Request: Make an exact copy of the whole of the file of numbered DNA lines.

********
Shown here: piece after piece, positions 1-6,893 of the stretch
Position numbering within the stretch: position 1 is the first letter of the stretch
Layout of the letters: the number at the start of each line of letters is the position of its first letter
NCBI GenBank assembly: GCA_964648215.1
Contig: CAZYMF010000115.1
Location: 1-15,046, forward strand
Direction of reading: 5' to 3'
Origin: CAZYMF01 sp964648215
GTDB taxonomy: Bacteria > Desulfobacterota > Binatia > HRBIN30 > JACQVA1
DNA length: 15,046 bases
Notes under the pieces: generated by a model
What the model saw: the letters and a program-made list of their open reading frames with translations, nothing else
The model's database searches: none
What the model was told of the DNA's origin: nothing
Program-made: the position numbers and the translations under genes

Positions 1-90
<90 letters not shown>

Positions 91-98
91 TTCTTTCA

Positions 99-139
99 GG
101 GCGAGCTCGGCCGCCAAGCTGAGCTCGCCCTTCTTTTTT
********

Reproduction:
Shown here: piece after piece, positions 1-6,893 of the stretch
Position numbering within the stretch: position 1 is the first letter of the stretch
Layout of the letters: the number at the start of each line of letters is the position of its first letter
NCBI GenBank assembly: GCA_964648215.1
Contig: CAZYMF010000115.1
Location: 1-15,046, forward strand
Direction of reading: 5' to 3'
Origin: CAZYMF01 sp964648215
GTDB taxonomy: Bacteria > Desulfobacterota > Binatia > HRBIN30 > JACQVA1
DNA length: 15,046 bases
Notes under the pieces: generated by a model
What the model saw: the letters and a program-made list of their open reading frames with translations, nothing else
The model's database searches: none
What the model was told of the DNA's origin: nothing
Program-made: the position numbers and the translations under genes

Positions 1-90
<90 letters not shown>

Positions 91-98
91 TTCTTTCA

Positions 99-139
99 GG
101 GCGAGCTCGGCCGCCAAGCTGAGCTCGCCCTTCTTTTTT